It is certainly the ideal for a logistic regression model's predicted probabilities to match the observed proportions, but a given model may not and still be just fine, and a poorly-fitting model will not. My guess is that your model doesn't fit well.
If your data constitute a single categorical variable, the logistic regression model will yield predicted probabilities that exactly mirror the proportions, because a parameter is being fitted for every level of the variable. However, if you have multiple categorical variables, that won't necessarily be the case. If you are only fitting main effects, then the model (or you) is assuming the the level in each combination is just the sum of the effects of each constituent variable.
The first possibility is that that is true. Nonetheless, because there is sampling variability (your sample will not be a perfect reflection of the population) the predicted probabilities will not exactly match the observed proportions, but that's OK.
The second possibility is that the effects are not additive. That is, there is an interaction among the variables. (From your description, I'm guessing this is what is happening in your case.) If so, you just need to add the appropriate interaction terms. If you add all possible interaction terms (both two-way and higher level interactions), you will get back to a model that contains a parameter for every possible combination of variable levels; then the model will perfectly fit the data again, although that may be overfitting. In that sense, it is possible that some intermediate number of interaction terms is appropriate, in which case the predicted probabilities will typically differ somewhat (but an appropriate amount) from the observed proportions. To see these points in action, it may help to read my answer here: Test logistic regression model using residual deviance and degrees of freedom.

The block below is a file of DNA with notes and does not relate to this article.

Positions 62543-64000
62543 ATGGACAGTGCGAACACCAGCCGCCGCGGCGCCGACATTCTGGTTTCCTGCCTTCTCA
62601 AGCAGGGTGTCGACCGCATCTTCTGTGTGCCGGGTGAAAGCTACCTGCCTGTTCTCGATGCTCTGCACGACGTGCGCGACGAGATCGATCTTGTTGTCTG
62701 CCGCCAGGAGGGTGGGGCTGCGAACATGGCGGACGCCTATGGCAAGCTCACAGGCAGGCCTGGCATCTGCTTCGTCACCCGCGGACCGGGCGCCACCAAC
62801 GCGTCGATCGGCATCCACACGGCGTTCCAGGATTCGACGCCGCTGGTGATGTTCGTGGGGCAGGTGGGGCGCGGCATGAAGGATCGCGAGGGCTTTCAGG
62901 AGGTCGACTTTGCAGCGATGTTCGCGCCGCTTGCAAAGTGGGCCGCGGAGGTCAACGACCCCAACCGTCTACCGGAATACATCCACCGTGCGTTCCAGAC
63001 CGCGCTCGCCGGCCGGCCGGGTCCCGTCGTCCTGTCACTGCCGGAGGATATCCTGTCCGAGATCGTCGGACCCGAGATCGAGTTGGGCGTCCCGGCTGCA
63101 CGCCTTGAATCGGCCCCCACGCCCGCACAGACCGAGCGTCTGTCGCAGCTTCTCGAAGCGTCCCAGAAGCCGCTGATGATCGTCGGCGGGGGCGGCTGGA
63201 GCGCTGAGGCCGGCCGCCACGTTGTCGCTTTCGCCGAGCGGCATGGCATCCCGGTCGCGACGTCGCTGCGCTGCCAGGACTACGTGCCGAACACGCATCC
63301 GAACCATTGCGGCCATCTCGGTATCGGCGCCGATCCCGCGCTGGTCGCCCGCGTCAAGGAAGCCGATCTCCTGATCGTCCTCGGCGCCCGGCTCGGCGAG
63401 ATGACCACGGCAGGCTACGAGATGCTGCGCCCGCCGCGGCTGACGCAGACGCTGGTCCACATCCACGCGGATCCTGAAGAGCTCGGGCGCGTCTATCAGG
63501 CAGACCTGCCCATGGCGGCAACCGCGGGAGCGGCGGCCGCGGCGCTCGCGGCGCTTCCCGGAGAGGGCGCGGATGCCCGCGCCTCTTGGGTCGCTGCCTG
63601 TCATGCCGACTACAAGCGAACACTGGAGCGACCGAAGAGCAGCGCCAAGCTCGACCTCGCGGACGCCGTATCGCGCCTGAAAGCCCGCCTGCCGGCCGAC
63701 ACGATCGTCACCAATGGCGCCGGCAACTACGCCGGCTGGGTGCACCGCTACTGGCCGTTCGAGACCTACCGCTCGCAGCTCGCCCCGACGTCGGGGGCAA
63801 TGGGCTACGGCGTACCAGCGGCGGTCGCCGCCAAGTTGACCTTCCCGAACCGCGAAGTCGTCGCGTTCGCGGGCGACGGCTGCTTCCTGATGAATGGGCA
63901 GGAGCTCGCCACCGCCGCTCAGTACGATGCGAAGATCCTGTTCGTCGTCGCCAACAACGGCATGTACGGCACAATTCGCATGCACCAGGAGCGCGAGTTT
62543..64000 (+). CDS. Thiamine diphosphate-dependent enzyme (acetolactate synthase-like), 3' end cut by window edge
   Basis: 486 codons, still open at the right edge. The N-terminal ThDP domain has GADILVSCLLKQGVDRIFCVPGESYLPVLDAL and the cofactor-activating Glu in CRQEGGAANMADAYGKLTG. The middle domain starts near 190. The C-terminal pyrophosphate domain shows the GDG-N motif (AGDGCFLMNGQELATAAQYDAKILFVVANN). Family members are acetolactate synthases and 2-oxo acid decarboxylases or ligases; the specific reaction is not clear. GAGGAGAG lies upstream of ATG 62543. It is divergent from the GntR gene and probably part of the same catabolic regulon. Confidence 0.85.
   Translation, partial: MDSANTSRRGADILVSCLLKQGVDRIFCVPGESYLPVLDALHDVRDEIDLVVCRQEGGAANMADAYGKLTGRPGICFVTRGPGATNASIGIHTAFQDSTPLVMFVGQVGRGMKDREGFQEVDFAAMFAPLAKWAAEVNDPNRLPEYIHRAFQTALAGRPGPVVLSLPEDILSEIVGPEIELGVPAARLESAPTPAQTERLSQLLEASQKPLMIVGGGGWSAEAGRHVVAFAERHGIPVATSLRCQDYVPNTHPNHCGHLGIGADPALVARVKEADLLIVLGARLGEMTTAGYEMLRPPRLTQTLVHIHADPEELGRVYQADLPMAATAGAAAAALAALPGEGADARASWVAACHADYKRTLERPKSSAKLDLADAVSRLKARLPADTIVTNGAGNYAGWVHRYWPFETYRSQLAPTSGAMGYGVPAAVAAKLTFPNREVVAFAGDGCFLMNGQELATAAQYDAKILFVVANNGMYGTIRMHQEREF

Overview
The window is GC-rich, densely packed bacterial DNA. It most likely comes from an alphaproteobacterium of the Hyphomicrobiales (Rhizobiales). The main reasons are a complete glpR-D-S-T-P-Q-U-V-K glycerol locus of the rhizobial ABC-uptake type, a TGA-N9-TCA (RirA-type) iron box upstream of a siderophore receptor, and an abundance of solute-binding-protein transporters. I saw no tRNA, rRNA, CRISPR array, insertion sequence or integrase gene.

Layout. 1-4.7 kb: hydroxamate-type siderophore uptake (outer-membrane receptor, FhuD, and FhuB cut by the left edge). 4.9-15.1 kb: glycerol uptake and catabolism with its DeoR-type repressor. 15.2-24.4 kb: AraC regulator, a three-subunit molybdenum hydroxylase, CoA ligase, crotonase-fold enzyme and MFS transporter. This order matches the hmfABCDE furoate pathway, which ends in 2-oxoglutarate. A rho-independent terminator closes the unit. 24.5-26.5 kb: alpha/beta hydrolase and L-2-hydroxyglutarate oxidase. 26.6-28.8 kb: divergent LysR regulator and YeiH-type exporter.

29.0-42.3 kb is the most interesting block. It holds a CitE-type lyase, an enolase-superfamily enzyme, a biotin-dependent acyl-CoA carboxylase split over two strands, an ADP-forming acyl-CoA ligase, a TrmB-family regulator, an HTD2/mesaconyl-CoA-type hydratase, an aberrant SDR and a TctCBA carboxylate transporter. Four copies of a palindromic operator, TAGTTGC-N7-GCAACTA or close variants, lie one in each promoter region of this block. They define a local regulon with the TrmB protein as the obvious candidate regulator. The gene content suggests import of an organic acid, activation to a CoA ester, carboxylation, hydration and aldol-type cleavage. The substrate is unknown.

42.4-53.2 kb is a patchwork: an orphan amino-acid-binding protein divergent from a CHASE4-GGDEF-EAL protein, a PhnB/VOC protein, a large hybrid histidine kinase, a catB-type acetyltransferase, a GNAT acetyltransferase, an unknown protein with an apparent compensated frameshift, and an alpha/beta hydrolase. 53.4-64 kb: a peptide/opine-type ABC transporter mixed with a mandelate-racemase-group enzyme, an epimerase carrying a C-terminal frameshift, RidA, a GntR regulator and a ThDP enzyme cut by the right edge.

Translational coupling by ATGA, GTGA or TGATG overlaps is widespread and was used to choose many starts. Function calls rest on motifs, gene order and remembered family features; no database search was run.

Above, I discuss categorical variables, because I understand that to be your situation. However, we can extend this to continuous variables. When working with observational data, the x-values are typically scattered each at a unique location such that it is difficult to compute any observed proportions and different techniques need to be used. With an experimental setup, data might be replicated at prespecified values, in which case you could code them as categorical levels (thus giving you a perfect fit analogous to the discussion above). For the sake of this discussion, let us assume that the data are replicated at specific values, but are not being coded as levels of a categorical variable.
Now, even if the model is exactly correct, you should expect that the observed proportions will bounce around the predicted probabilities and not all be exactly equal. (They should be bouncing around a moderate and appropriate amount.) However, it is again possible that they do not match well and that something is clearly wrong. There are a couple ways this could happen. One is that you have used the wrong link function and the correct link has a distinctly different shape (cf., my answer here: Difference between logit and probit models). Another possibility is that the function mapping the x-variable to the response is not linear in the transformed space (cf., my answer here: How to use boxplots to find the point where values are more likely to come from different conditions?).